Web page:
Do you find yourself frequenting the kitchen more often, skipping meals, or eating while watching TV? Afterwards feeling full, frustrated, maybe even somewhat hopeless? You are not alone. We are all going through a very unusual, stressful time. Overeating and snacking may be filling a void of boredom or other emotions. There are many factors that lead to over-indulging. Whatever your reason, there are solutions.
The following strategies can help resolve overeating and mindless snacking. Use these as a guide to check-in with yourself.
Dial in on Hunger Cues
Are you aware of when your body is telling you it’s hungry? Hunger cues are not the same for everyone, waiting for stomach growling may lead to overeating. Hunger can feel a bit different for everyone. Signs include:
- Growling stomach
- Mild gurgling or gnawing in the stomach
- Difficulty concentrating
- Uncomfortable stomach pain
- Feeling Faint
- Irritable (“hangry”)
Tip: note which hunger cues you experience to become more aware and in-tune with physical hunger. This is a needed step for establishing when and how often to eat. Start a meal or snack when you are lightly to moderately hungry (level 4 and 3) to stay ahead of ravenous eating cycles, end your meal/snack feeling satisfied, not stuffed or sick.
*** Refer to hunger/fullness scale
When the focus is not on food during a meal, it is easy to overeat. Carve out time each day for meals, allow your body to focus on eating, enjoy your meal, and become more aware of fullness.
Tip: Make a goal to eat at least one meal per day without distraction. Pay attention to satiation (fullness cue), and become aware of how satisfied you are over the course of the meal.
Put your fork down between bites, focus on savoring each mouthful. Eating too quickly does not allow time for the stomach to tell your brain you are full -- which can take 5 to 20 minutes. Eating too quickly will lead to overeating, and by the time your body tells you it’s full, you have already over-indulged.
Tip: Set a timer for 20 minutes during your next meal, and see how long it usually takes you to eat. At what point do you notice fullness? Refer to hunger/fullness scale.
Eat Frequently and Stay Hydrated
Skipping meals, going long periods of time without eating, and dehydration may lead to regular overeating. Set a daily reminder for meals, snacks, and refilling your water bottle. Make a meal plan that will keep you fueled and feeling satisfied. Keep your water glass or water bottle visible, as a reminder to stay hydrated.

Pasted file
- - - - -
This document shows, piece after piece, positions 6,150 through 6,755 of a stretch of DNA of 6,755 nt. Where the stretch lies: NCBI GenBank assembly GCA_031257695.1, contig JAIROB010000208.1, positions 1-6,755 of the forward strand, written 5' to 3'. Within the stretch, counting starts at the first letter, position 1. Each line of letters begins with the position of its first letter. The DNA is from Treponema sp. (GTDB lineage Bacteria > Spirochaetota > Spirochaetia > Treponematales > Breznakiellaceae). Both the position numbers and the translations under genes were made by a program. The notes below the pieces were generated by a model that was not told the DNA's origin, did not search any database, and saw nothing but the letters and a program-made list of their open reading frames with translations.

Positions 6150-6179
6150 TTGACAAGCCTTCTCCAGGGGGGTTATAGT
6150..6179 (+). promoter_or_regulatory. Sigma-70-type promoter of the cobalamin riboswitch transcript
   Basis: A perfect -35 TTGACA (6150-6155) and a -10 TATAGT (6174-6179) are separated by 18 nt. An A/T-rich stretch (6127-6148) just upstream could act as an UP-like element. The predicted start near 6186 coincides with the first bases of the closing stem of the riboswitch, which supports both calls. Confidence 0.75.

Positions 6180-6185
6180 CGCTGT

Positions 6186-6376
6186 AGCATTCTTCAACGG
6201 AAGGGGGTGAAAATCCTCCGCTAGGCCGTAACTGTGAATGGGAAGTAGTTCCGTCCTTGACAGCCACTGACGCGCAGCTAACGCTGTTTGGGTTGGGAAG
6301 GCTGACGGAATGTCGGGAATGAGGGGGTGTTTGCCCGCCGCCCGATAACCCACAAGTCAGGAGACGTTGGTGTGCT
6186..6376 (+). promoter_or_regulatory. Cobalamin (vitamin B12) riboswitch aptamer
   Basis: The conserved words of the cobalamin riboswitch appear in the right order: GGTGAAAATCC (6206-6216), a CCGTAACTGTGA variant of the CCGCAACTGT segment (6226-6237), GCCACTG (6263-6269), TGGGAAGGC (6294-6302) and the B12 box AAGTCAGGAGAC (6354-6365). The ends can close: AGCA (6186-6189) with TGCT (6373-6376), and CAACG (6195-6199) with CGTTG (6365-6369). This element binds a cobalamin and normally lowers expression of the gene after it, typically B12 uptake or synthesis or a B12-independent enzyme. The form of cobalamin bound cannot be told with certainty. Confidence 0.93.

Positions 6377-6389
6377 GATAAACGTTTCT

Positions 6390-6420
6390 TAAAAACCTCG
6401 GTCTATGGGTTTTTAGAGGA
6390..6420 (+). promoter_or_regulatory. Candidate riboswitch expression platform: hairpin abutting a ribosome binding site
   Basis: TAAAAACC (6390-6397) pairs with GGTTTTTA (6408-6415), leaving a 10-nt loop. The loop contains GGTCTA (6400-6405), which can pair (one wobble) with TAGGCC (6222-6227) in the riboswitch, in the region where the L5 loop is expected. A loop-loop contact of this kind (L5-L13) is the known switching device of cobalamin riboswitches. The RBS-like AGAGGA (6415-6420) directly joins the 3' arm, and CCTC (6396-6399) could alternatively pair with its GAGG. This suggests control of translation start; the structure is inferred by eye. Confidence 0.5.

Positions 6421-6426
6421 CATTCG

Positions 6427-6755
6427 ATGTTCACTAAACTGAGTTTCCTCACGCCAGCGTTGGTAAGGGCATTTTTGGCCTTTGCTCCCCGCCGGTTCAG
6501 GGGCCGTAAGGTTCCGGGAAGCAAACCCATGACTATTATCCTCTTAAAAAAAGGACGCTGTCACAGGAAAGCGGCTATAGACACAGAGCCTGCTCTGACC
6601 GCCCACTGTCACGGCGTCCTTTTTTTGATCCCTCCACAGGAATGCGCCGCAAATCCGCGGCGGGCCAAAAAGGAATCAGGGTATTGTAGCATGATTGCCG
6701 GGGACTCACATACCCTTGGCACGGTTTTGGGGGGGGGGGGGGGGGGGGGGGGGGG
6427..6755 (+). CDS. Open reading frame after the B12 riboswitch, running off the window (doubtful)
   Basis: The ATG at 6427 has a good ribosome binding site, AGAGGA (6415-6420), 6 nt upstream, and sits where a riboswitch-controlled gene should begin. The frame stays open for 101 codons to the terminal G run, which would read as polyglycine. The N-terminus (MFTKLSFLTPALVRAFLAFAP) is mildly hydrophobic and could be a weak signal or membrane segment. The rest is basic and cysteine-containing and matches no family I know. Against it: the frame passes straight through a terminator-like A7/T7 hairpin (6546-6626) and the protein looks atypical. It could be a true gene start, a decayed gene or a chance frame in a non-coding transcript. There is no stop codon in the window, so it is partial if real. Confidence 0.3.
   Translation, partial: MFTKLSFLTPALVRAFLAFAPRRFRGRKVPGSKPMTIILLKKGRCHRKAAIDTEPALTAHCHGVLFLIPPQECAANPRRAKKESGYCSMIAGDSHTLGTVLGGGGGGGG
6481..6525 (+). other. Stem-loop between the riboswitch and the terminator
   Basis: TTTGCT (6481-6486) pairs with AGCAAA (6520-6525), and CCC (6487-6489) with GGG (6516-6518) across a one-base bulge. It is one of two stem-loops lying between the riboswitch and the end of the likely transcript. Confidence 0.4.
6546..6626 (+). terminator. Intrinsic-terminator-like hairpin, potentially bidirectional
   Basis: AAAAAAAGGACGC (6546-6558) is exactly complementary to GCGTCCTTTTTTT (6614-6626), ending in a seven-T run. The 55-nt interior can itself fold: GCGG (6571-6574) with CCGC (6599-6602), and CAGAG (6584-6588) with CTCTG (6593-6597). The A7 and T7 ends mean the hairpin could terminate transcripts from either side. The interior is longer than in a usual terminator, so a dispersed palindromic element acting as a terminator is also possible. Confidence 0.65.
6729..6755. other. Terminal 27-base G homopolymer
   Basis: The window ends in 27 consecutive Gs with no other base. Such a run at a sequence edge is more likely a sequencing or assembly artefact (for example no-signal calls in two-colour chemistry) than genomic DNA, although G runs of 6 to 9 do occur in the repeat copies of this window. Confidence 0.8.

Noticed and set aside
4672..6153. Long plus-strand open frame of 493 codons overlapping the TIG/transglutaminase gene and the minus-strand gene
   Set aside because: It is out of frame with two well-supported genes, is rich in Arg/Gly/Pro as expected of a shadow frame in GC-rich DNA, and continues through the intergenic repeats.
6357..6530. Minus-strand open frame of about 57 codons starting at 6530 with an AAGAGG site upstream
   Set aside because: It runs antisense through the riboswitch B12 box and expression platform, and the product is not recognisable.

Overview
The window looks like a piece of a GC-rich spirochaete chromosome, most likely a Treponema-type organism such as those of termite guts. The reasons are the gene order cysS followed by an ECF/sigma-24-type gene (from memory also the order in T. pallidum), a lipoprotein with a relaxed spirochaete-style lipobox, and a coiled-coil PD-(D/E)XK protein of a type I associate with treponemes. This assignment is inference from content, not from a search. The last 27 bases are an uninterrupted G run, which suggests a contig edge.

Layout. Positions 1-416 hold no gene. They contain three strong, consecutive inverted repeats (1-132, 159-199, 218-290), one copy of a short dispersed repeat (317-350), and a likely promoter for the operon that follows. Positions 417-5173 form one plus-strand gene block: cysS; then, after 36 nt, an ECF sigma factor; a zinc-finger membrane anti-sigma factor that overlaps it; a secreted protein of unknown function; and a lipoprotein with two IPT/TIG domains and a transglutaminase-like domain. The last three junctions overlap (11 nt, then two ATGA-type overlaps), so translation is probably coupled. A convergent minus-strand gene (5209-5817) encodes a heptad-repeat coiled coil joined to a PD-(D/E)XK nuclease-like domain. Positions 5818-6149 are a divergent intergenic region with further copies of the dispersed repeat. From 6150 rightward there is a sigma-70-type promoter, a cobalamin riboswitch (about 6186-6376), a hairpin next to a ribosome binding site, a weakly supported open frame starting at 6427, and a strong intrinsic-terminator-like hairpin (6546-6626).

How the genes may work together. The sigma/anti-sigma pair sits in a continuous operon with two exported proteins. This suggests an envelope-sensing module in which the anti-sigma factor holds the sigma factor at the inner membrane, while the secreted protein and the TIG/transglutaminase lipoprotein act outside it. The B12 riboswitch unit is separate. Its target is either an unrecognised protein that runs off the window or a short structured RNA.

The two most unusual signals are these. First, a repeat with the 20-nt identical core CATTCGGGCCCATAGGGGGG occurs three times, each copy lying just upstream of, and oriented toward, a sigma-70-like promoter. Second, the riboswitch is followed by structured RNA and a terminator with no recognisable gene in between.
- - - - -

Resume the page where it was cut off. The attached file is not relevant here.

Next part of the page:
Tip: link drinking water with an everyday task. When you’re well-hydrated, your food choices and portions will be a lot healthier and satisfying.
Have a Plan
Access to tempting foods or beverages on a daily basis at the office or at home is an invitation to graze throughout the day. Knowing this in advance, before you grab for temptation, think about how you will feel afterwards- satisfied, full, uncomfortable, guilty? What about if you DON’T have it- will you feel more satisfied, happy? Sometimes you will want to indulge, that is okay, but you will probably find yourself saying “no” a lot more than “yes.”
During stress-related events, your body actually increases cortisol levels, which can increase appetite. Whether you are hungry or not, you may find yourself on the search for something to fill that hunger. Check-in with yourself before you grab something -- “Am I actually hungry, why am I on the search? Is it from boredom, stress, tiredness, emotion?” What about self-care -- are you taking care of your needs?
Are you getting enough sleep? Lack of sleep can increase your appetite. What can you improve in your bedtime routine? Set a reminder for when to start preparing for bed, turn off electronics, check-in with yourself, and at a specific time, add breathing exercises before bed, or meditate.
Challenge yourself! Add one of the tips into your regimen. Once it becomes a habit, add another. Make sure to check-in with your health coach for continued support.